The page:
With content defined in the previous post (see The Truth about Content), the question now turns to how do we manage this complex, multi-faceted resource? What do we really mean when we speak of content management? And if, as I have suggested (see The Trials and Tribulations of Content Management), the content management industry has consistently under-performed over the last 20 years, where does the fault lie and, with perhaps a more complete concept of content at our disposal, what can be done about it?
In essence, content management should provide lifecycle support for all artifacts that comprise content. By lifecycle support, we are referring to the core services that provide for the administrative control over these content assets and their efficient deployment so as to enable effective information transactions. The challenge underlying all this is the fact that, to be effective, this lifecycle support must accommodate and indeed facilitate the change processes that affect all aspects of the content as well as its management environment. This in itself sketches out a challenging task and especially when it is recalled just how complex content really is, even in the simplest of circumstances.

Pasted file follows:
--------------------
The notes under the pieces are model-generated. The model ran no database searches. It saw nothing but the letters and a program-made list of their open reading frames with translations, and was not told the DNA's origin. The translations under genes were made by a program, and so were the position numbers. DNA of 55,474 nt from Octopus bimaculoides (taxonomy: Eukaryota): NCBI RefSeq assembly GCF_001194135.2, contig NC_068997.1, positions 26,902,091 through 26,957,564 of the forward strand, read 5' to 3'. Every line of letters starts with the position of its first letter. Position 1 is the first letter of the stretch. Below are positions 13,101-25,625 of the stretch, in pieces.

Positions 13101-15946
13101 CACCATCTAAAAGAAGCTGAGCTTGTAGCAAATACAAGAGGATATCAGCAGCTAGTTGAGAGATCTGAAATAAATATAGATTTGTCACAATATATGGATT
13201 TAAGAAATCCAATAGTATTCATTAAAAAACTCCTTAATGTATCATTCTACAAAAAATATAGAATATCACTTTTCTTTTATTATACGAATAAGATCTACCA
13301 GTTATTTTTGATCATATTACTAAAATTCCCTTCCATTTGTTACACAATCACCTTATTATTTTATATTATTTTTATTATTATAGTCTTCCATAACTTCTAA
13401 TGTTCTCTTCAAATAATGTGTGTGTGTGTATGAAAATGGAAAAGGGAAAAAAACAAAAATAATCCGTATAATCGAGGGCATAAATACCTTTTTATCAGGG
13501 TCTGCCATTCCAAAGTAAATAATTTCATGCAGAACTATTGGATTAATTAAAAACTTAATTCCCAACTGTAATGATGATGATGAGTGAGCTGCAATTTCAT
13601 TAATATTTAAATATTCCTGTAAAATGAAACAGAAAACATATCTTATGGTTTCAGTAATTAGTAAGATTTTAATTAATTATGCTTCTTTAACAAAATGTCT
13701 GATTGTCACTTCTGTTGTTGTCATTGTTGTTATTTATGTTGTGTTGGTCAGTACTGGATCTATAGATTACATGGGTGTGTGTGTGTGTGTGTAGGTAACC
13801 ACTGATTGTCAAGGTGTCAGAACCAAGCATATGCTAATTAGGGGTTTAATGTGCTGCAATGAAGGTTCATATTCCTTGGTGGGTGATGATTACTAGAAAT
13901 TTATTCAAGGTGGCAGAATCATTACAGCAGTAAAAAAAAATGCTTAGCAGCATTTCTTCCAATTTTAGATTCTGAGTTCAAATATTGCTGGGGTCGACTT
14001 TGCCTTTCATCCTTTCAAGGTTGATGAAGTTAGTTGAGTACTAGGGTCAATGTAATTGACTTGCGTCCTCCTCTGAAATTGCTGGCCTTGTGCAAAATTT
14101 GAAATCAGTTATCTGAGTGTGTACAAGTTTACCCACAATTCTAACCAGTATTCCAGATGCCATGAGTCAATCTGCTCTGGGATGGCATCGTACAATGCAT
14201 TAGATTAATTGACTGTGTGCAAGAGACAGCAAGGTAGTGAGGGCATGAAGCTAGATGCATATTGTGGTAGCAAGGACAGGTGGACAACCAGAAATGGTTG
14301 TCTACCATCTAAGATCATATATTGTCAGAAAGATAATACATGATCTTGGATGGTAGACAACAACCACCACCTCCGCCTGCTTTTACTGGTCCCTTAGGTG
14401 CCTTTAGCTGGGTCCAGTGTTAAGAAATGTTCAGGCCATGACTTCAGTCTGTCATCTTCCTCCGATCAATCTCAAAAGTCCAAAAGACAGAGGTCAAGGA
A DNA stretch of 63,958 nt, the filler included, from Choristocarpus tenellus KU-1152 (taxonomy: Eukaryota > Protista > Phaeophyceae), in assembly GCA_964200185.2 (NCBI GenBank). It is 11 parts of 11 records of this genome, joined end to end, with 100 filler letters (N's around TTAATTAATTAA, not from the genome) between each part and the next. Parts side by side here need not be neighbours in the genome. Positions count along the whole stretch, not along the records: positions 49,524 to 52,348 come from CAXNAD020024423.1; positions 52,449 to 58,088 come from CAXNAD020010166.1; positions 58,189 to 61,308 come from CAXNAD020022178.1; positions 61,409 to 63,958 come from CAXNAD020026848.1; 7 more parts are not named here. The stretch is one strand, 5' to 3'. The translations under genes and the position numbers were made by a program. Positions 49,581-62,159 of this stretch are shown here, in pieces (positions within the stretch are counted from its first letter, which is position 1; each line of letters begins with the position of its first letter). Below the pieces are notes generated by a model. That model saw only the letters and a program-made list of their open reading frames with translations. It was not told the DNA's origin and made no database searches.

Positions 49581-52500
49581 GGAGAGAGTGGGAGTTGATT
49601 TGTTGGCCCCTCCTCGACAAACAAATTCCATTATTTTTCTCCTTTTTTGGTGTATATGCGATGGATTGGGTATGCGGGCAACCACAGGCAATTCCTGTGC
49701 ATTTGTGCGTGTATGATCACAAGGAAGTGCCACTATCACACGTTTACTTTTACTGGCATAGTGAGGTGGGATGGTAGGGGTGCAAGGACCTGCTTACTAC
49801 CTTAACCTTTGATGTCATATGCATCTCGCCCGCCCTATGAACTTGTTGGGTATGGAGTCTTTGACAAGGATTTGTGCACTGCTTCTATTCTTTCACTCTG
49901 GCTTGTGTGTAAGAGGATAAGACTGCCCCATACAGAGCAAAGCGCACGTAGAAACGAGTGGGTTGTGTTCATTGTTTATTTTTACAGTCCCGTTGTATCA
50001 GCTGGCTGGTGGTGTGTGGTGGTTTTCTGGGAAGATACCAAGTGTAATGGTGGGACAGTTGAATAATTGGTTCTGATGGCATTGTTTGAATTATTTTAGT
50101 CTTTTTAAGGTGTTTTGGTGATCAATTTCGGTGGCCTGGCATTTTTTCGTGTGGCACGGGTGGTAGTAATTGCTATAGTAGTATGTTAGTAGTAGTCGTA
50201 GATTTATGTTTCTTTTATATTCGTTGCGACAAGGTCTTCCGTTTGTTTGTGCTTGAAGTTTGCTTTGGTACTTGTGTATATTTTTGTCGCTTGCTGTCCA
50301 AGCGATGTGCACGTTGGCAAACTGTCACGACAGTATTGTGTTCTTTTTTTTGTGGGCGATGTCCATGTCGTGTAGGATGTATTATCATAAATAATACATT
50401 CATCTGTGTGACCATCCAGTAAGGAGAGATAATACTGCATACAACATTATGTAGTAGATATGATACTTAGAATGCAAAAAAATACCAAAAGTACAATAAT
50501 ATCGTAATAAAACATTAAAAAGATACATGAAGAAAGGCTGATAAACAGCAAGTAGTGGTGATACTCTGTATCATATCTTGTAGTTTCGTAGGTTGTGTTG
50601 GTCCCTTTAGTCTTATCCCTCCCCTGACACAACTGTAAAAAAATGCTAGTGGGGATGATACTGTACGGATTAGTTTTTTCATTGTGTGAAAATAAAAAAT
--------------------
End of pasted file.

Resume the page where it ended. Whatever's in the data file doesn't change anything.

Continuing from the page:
If, as is increasingly the case, we consider the situation where an organization has adopted open markup standards for preparing their textual content resources, then we get a sense for the variety of artifacts that must be managed:
- Text components
- Media assets
- Data sources
- Assembly maps
- Metadata properties
- Relationship links
- Governing models
- Processing rules
- Formatting stylesheets